In the age of the coronavirus, it’s hard to say what will happen a week from now, a month, a year. But there’s one thing Luis Vargas is betting on: travel will come back in a major way.
Vargas, the founder of the Portland-based Modern Adventure, a tour agency that curates travel experiences in the US and abroad, envisions a resurgence in the tourism industry, with a philosophy that harkens back to Modern Adventure’s own—that travel can be a “force for good” and that we’re moving from an “age of things to an age of experience.”
Vargas calls it “a golden age of travel.”
“I mean, [we’re] just finding our way back from the cold dark night, you know, particularly for what we do. Pretty much within the span of about two weeks, we went from cruising altitude to being on the ground,” Vargas says. He notes, however, that Modern Adventure has seen some of its best sales in recent months, “which I think underlies the deep desire people have to just get back out in the world, and where people's heads and hearts are after quarantining and not having that human connection.”
But, of course, we’re not out of it just yet. The delta variant, which accounts for most new coronavirus cases, continues to increase case rates and hospitalizations in Oregon and in much of the US, and it’s causing travelers to rethink or even cancel their long-awaited trips. Though White House chief medical adviser Anthony Fauci says shutdowns likely won’t return due to a rise in COVID cases, the delta variant is on the front of Vargas’s mind as Modern Adventure plans its future trips.
Vargas says there’s a rigorous process to ensure folks booking trips with Modern Adventure are fully vaccinated, haven’t tested positive for COVID ahead of their trip, and are following state or country COVID safety guidelines. Two trips—one to Japan and the other to Portugal—were both canceled and pushed to 2022, when (fingers crossed) things might feel a little more stable.
So the road back from the cold dark night is bumpy, and for Vargas, “it's [about] remaining optimistic, but pragmatic, what I do believe is that travel is already starting to and will roar back in, frankly, an unprecedented way.”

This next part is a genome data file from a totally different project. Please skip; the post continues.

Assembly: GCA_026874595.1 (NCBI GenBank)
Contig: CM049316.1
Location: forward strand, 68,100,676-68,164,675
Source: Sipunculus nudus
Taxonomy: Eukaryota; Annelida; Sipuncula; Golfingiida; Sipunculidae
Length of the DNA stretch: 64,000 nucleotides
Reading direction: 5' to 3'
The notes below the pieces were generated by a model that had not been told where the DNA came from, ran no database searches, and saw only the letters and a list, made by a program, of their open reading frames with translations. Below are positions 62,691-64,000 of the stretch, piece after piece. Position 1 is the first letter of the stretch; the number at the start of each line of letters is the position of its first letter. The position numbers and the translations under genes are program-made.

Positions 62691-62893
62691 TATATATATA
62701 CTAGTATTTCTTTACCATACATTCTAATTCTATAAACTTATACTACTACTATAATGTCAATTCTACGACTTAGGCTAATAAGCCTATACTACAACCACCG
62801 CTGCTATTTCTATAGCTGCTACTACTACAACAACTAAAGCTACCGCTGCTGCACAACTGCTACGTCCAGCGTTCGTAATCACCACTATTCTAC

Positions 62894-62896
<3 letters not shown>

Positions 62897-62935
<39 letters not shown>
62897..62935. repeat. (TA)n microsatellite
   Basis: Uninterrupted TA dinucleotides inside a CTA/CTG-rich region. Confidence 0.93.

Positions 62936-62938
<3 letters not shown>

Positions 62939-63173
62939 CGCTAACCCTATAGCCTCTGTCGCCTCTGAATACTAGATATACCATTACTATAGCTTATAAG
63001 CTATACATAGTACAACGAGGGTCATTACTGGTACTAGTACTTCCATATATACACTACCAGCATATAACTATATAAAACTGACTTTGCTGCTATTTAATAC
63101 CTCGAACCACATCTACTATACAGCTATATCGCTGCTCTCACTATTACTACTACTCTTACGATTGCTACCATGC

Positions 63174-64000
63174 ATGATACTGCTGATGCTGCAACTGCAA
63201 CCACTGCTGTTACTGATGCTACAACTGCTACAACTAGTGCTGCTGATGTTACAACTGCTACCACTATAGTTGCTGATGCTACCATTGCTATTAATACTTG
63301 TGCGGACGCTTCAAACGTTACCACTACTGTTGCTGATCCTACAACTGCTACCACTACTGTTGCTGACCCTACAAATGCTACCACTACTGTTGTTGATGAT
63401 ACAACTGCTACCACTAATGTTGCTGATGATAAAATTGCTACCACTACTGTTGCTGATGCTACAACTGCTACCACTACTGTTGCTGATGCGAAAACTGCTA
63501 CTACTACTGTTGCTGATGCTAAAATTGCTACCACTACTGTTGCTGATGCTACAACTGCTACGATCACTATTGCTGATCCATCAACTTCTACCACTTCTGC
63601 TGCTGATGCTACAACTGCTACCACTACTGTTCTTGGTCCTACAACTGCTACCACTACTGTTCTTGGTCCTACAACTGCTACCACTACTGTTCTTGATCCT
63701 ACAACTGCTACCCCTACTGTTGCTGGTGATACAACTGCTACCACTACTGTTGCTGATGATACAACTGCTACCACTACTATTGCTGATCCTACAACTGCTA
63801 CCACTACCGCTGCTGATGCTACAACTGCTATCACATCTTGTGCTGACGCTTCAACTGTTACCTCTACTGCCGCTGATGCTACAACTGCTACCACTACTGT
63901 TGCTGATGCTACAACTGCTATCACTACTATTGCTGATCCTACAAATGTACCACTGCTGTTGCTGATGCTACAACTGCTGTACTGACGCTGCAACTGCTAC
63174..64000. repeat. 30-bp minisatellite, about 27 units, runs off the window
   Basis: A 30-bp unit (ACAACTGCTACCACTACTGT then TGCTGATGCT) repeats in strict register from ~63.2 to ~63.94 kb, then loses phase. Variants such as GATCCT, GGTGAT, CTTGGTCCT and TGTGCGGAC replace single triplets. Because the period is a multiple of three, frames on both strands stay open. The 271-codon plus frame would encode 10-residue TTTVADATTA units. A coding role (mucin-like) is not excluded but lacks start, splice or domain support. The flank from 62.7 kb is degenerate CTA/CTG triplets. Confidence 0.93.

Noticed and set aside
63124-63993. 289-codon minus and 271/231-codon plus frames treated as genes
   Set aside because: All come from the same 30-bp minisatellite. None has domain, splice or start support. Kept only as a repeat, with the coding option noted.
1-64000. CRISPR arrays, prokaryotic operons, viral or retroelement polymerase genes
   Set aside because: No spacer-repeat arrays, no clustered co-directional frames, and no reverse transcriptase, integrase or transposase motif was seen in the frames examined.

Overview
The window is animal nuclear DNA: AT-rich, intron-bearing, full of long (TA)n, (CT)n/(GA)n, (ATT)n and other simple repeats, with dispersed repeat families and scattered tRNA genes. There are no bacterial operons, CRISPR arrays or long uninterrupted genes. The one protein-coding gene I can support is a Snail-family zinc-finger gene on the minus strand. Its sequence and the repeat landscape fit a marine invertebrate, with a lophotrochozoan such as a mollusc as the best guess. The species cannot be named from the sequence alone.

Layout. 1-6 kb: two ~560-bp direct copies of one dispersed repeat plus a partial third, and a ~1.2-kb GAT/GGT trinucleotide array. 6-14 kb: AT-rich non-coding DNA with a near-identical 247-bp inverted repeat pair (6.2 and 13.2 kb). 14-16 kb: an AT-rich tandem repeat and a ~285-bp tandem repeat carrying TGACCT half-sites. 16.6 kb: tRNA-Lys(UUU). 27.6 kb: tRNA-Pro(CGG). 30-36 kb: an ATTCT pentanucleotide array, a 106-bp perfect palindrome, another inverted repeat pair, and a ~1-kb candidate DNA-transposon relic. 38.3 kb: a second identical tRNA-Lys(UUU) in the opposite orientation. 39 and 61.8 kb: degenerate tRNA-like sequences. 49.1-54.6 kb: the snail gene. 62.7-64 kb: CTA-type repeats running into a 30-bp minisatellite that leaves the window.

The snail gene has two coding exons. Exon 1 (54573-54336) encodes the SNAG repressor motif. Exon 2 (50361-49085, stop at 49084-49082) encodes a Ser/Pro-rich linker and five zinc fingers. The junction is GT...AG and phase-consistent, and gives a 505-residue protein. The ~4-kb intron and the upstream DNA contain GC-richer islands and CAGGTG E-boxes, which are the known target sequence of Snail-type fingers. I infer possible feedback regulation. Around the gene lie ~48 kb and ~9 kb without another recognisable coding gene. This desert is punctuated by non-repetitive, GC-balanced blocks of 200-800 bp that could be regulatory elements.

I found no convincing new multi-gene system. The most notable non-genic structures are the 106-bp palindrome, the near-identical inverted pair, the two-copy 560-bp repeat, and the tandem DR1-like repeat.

But once we get back to whatever normal looks like after such devastation, tourism may be on track for a change.
Tourism on a large scale has been directly linked to housing affordability issues (something Portland is no stranger to), and mass tourism has had a destructive effect on local, sometimes sacred, sites in Mexico, France, India, and Rome. More recently in Hawaii, locals have been begging tourists to stop travelling to the islands. That kind of overcrowding that comes into direct conflict with locals is called overtourism, and in 2018, it was shortlisted as one of the Oxford English Dictionary’s words of the year.
Overtourism prices out locals in many places, but it also has major impacts on the environment, and it’s on global travel companies like Modern Adventure to double down on ethical and sustainable travel. And their trips don't come cheap. (Prices for Modern Adventure trips range from $3,500 to $12,000, not including airfare.) Vargas says global travel companies like his should think about who they’re working with and how those investment dollars will flow through to the local economy and not mass chains.
“What are the short-term and long-term effects of the experiences that we're planning?.... I think that that travel can be net positive on a lot of levels,” Vargas says. “But it has to be intentional, and it has to be responsible.”
Companies like Modern Adventure won’t solve the problem of overtourism, but Vargas still believes travel can be a force for good, something of a slogan for the company, and something he repeats often during our 40-minute conversation. If done right, he argues, travel can be a lifeblood for some local communities. Travel can change lives and create long-lasting friendships, memories, and perspective shifts. He sees it in the handwritten letters he receives years after a trip.
Travel is not only Vargas’s career, but it’s how he found himself and connected to his Mexican heritage. Growing up with immigrant parents near the US-Mexico border in San Diego, Vargas in many ways felt in between. In America he was called “a beaner.” In Mexico, his cousins called him “a gringo.” Add constant coverage of drug cartels, a border crisis, and journalist killings, and Mexico seemed like a dangerous place according to US news. But it took a trip in his early 20s to Mexico “to be able to unlearn and shed the bullshit that I was fed around what Mexico is and isn't, and to be able to own [the fact] that Mexico is fucking incredible. And being Mexican is just an incredible gift—as it is to be Indian or Brazilian or Chinese.”
Is travel headed for a golden age? Maybe. But it could be more of an enlightenment, should we choose to care.
“I think as purveyors of travel, we have the opportunity to be truth tellers, myth busters, stereotype killers,” Vargas says.